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POLITICS: Tracking Devices for US Visitors: Who's Next?

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posted on Jan, 29 2005 @ 02:38 PM
Relax! This technology will not and can not be used to track people's movements around the country. It is only being used to speed-up the process of identifying people moving through customs.

The detectors are only capable of detecting RFID tags witin a very short range (a couple of feet, max). You have to walk through a "portal" to be detected.

They way these work is that there is a transmitter and receiver in the portal. The receiver is able to detect the change in the transmitted signal when the ID tag is present. There are older "passive" tags which are really nothing more than an antenna. They absorb energy from the transmitter and the receiver is able to detect this. There are also newer "active" tags which contain very low-power electronics that typically require a battery (but could also get energy some other way, such as through induction) and can be more sophisticated.

(From RFID Journal):

" An RFID tag that has a transmitter to send back information, rather than reflecting back a signal from the reader, as a passive tag does. Most active tags use a battery to transmit a signal to a reader. However, some tags can gather energy from other sources. Active tags can be read from 300 feet (100 meters) or more, but they're expensive (typically more than US$20 each). They're used for tracking expensive items over long ranges. For instance, the U.S. military uses active tags to track containers of supplies arriving in ports."

RFID tags are easily defeated using a high-tech nano-material available at any supermarket (tinfoil).

Actually, the U.S. government has also proposed using this technology in American passports. The proposal has been modified from the original proposal, our government being the big-hearted souls they are, such that they will supply the high-tech nano-material (tinfoil) for us, freeing us of the need to seek-out the high-tech nano-material (tinfoil). That is, they plan on including a foil layer within the passport cover. The tags can only be read when your passport is open.

posted on Jan, 29 2005 @ 03:20 PM
I think the UK is already on the case? europe is leading the way in the cattle tagging of foreigners/terror suspects. i mean the only ones the gov has to watch are those that need to travel, after it gets the internet in their own countries fully tied down.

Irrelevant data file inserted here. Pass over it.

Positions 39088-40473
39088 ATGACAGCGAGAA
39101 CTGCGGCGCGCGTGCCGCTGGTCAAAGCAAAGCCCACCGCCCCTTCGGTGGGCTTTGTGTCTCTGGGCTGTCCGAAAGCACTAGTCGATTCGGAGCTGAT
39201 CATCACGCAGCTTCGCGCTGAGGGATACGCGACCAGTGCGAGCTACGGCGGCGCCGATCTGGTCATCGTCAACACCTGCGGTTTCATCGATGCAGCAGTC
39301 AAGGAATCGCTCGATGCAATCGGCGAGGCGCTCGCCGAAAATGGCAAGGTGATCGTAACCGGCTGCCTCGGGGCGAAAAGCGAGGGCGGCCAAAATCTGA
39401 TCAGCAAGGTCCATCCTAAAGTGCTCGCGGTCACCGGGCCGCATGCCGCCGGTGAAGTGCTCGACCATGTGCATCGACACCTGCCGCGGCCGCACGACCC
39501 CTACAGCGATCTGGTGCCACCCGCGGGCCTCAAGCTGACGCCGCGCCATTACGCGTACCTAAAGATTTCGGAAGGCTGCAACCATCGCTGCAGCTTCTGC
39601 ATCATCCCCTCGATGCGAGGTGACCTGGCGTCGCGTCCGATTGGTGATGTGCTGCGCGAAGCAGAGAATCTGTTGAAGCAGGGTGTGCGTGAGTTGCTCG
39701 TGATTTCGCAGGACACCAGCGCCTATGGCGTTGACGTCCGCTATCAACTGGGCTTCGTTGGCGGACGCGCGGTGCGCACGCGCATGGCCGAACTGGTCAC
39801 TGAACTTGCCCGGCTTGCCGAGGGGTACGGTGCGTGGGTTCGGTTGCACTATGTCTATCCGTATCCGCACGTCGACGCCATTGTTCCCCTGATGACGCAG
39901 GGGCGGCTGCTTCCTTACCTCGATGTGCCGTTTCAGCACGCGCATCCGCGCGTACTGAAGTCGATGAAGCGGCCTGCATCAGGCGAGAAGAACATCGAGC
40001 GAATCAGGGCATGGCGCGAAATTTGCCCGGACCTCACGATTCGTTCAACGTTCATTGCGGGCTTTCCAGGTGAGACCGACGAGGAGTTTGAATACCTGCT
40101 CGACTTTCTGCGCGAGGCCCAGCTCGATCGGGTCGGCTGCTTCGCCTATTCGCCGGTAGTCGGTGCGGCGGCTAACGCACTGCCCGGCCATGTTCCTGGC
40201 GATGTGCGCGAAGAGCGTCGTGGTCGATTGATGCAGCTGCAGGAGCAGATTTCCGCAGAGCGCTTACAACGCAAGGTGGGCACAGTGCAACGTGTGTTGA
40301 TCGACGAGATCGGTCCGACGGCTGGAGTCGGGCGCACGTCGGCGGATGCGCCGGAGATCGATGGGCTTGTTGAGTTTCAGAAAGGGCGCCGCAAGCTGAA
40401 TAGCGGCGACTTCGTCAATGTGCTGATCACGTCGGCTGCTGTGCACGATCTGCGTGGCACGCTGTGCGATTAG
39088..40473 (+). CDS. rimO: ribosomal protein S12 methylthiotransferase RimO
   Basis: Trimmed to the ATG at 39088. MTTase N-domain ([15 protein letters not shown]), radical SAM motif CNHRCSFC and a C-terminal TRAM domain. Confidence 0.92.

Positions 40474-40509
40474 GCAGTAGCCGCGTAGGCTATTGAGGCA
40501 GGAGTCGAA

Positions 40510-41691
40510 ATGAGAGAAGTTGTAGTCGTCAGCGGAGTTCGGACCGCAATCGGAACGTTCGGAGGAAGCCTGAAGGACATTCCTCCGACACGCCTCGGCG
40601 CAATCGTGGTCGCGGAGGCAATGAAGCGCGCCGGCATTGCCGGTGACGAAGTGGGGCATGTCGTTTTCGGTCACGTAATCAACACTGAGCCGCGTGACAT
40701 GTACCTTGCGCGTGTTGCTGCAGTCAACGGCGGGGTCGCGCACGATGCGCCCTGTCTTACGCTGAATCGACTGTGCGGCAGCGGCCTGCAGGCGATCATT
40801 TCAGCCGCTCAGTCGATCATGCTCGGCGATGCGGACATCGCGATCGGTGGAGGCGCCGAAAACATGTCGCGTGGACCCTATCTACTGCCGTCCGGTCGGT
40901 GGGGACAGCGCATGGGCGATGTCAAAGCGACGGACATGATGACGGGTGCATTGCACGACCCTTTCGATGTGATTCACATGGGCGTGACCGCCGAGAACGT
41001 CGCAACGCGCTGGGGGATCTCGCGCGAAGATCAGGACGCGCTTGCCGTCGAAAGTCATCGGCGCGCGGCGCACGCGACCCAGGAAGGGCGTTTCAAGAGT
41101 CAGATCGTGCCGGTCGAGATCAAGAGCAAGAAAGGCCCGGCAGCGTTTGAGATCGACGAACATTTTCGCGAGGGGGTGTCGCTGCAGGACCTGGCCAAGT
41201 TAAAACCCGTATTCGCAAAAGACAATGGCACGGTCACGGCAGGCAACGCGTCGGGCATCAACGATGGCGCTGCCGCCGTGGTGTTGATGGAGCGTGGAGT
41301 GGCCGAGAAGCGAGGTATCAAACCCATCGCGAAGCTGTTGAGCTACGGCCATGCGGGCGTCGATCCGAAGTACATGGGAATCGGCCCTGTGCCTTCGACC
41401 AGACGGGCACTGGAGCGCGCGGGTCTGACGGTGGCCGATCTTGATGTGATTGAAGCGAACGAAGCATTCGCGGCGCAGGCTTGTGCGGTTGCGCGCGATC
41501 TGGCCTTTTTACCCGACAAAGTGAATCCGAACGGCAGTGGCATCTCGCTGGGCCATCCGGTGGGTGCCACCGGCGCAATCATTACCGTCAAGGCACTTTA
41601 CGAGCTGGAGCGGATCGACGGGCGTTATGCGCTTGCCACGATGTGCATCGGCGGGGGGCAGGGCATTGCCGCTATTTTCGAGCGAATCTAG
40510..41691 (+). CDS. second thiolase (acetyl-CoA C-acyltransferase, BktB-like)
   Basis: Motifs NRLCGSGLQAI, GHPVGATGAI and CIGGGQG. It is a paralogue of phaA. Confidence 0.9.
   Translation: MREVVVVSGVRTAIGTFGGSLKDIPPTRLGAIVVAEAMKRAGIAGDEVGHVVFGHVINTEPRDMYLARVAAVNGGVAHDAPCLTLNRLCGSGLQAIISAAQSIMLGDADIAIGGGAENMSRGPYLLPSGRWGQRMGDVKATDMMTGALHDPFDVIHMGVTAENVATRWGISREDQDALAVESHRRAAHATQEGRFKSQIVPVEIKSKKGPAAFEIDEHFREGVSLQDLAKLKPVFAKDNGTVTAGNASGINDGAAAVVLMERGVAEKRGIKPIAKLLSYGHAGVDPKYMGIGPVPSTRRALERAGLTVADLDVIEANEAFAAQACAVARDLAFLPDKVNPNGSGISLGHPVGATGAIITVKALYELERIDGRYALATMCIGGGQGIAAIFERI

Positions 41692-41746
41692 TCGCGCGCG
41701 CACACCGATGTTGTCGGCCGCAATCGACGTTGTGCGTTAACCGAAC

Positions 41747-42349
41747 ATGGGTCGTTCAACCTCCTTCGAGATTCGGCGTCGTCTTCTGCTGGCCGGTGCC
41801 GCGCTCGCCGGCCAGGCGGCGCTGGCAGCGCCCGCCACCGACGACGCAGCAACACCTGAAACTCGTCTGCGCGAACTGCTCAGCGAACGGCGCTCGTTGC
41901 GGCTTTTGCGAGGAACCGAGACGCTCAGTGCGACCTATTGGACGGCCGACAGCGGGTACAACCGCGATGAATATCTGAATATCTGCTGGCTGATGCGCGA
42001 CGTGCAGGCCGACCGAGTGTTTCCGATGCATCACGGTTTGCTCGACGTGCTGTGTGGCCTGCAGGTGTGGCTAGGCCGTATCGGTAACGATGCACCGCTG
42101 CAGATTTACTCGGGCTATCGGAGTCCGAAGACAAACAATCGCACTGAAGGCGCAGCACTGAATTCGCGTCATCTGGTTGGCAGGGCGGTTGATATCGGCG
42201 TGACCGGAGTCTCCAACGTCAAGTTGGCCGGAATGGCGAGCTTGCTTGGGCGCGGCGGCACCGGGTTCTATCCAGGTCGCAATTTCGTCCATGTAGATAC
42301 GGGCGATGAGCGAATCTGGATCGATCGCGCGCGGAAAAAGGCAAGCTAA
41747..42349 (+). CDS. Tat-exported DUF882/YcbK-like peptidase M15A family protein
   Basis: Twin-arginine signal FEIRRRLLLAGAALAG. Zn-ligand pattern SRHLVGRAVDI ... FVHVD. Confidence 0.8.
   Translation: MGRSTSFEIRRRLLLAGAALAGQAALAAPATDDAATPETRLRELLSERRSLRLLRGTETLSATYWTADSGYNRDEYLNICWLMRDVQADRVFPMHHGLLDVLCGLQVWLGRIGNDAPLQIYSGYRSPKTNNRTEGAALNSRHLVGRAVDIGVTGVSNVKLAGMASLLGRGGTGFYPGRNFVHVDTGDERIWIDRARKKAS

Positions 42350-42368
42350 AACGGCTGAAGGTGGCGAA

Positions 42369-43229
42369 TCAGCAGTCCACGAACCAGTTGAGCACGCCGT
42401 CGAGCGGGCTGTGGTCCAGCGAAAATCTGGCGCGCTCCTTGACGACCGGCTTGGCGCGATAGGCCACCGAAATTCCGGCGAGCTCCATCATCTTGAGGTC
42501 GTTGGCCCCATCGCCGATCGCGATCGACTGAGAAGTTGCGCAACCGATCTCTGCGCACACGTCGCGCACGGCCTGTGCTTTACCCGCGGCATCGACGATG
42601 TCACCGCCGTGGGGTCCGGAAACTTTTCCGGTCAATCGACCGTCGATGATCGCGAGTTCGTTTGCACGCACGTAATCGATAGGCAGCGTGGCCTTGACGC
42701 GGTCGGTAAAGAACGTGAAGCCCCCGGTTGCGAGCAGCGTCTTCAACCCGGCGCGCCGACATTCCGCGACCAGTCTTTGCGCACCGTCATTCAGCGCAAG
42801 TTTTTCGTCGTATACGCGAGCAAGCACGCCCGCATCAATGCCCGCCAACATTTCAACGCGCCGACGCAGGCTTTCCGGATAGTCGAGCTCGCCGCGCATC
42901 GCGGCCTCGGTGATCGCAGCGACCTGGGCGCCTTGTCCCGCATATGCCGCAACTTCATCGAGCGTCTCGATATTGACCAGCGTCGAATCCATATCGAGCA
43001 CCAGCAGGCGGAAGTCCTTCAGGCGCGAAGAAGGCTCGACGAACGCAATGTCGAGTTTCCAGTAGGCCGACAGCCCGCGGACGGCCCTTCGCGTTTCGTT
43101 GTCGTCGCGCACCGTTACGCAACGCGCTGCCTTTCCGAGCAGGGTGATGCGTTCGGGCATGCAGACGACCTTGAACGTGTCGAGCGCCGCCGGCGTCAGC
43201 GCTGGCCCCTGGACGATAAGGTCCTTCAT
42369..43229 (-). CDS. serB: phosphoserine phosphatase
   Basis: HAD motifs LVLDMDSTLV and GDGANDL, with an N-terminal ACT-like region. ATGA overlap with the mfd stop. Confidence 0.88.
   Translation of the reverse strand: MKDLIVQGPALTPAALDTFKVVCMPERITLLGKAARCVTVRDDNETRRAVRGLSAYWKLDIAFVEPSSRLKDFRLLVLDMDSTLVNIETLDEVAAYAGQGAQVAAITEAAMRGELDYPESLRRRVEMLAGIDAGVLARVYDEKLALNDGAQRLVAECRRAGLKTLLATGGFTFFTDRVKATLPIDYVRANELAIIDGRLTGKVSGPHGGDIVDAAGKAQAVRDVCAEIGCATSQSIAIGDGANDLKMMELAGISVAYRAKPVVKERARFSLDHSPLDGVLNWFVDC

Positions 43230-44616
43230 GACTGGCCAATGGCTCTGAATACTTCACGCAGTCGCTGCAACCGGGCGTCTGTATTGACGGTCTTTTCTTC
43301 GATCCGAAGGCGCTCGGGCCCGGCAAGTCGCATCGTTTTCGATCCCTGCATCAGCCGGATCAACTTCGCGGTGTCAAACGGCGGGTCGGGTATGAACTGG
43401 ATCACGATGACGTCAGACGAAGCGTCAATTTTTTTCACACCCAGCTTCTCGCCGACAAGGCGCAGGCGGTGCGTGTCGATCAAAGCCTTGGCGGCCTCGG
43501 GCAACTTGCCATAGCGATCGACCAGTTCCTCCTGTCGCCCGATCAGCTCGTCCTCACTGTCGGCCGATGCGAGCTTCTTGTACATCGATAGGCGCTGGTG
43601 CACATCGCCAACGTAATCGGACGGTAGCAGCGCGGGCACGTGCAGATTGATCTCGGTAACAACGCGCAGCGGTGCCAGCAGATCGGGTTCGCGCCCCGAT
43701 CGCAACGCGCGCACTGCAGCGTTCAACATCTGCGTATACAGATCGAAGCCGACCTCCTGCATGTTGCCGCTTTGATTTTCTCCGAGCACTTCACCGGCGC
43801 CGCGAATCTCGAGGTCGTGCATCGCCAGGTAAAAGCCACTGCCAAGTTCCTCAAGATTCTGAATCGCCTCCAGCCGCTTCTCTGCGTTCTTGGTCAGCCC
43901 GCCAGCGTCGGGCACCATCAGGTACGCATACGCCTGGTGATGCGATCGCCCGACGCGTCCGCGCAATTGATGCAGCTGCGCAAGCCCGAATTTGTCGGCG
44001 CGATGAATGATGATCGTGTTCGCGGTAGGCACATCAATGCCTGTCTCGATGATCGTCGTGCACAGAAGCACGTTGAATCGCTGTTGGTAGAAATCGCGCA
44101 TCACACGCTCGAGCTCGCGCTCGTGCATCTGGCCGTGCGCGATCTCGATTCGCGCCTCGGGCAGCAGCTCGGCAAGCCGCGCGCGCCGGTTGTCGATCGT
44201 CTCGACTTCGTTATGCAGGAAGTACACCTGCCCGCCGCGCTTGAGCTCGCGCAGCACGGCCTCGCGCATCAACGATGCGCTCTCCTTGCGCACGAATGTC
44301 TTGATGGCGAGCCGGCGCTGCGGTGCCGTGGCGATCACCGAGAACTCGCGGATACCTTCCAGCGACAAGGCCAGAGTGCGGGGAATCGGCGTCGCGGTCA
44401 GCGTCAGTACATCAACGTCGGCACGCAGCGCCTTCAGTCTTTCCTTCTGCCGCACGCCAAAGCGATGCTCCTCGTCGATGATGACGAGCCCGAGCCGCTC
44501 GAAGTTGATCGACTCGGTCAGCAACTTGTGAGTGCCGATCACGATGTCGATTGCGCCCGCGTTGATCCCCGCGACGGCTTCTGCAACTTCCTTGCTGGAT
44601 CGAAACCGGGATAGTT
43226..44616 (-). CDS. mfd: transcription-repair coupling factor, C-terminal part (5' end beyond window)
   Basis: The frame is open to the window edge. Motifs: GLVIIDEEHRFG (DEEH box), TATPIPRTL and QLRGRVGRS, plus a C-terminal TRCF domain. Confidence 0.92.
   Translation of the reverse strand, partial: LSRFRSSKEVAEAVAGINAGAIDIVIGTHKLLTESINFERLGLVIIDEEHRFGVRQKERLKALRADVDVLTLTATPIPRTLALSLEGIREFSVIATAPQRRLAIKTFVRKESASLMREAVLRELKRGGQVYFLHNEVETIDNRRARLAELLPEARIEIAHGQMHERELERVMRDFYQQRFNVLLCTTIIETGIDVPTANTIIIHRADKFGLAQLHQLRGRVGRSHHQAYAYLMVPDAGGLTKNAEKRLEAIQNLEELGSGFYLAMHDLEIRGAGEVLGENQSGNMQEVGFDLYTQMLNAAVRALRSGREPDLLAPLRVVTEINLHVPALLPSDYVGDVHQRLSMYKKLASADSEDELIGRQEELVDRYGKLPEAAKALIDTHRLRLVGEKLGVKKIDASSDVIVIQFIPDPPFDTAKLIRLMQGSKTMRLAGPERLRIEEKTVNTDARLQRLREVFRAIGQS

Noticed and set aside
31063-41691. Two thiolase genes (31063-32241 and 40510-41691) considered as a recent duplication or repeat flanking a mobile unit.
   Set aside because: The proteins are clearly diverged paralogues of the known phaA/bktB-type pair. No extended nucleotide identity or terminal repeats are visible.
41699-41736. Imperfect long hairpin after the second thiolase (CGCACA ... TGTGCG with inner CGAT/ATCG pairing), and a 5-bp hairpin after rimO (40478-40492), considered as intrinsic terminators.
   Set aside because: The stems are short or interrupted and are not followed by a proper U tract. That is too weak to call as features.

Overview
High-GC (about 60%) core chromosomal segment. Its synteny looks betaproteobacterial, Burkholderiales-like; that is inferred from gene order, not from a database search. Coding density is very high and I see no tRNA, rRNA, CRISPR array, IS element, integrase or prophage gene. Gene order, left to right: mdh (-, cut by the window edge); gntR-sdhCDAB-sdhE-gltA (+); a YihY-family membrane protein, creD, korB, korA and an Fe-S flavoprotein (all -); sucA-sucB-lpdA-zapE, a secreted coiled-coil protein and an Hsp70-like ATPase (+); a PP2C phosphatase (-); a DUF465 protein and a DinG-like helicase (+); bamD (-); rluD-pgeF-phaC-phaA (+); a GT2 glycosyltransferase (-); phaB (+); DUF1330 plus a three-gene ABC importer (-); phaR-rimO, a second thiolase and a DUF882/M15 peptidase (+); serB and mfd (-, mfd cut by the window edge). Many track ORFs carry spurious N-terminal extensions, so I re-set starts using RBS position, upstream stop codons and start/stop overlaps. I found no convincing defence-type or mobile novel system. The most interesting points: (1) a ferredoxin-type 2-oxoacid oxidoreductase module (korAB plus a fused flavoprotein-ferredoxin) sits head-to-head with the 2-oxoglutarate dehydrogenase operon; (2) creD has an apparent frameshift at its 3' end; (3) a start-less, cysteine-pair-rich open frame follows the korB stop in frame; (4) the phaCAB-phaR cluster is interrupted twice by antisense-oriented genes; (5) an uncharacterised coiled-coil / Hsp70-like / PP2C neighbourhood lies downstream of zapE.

"Kate Allen, the UK director of Amnesty International, said: "However he puts it, the Home Secretary is giving himself the power to place anyone in the UK under house arrest, without charge or trial, based on secret evidence."

Suspects considered less dangerous would have their movements controlled by electronic tags and curfews

posted on Jan, 29 2005 @ 04:51 PM
Nutroll - your info deals very specifically with "citizens suspected of terrorism" - the US arrests and incarcerates suspected terrorists.

British citizens suspected of terrorism but not charged could be put under house arrest or have their movements controlled by the Home Secretary under new powers announced yesterday.

...This thread deals with RFID tags of visitors to the USA, and the potentials for future abuse in forced tagging.


posted on Jan, 29 2005 @ 05:20 PM
But I think Nutrolls info still applies..........the connecting thought being the extension of authority into previously undisturbed aspects of our lives........on the auspices of safety and security, authorities can intervene without question or recourse in some is just a hop, skip and a jump to the manipulation of these powers...........

posted on Jan, 30 2005 @ 01:08 AM
Unfortunately, there is a lot of hysterical misinformation being spread about this and similar technologies.

Here's just one example from this thread:

"GPS microchips are implanted"

Simply not true.

GPS = Global Positioning System, a system of transmit-only satellites that provide navigation signals.

There would be no reason to implant "GPS microchips". OK, maybe if you want to always know where you are, and are prone to lose things like PDAs...

It's also just plain not possible at this point in time.

You can determine your location on earth by receiving signals from multiple GPS satelites, and doing some fairly intense calculations on the data received. The GPS system is incapable of "tracking" anybody, and the satelites only send signals - they don't receive a return signal from GPS receivers.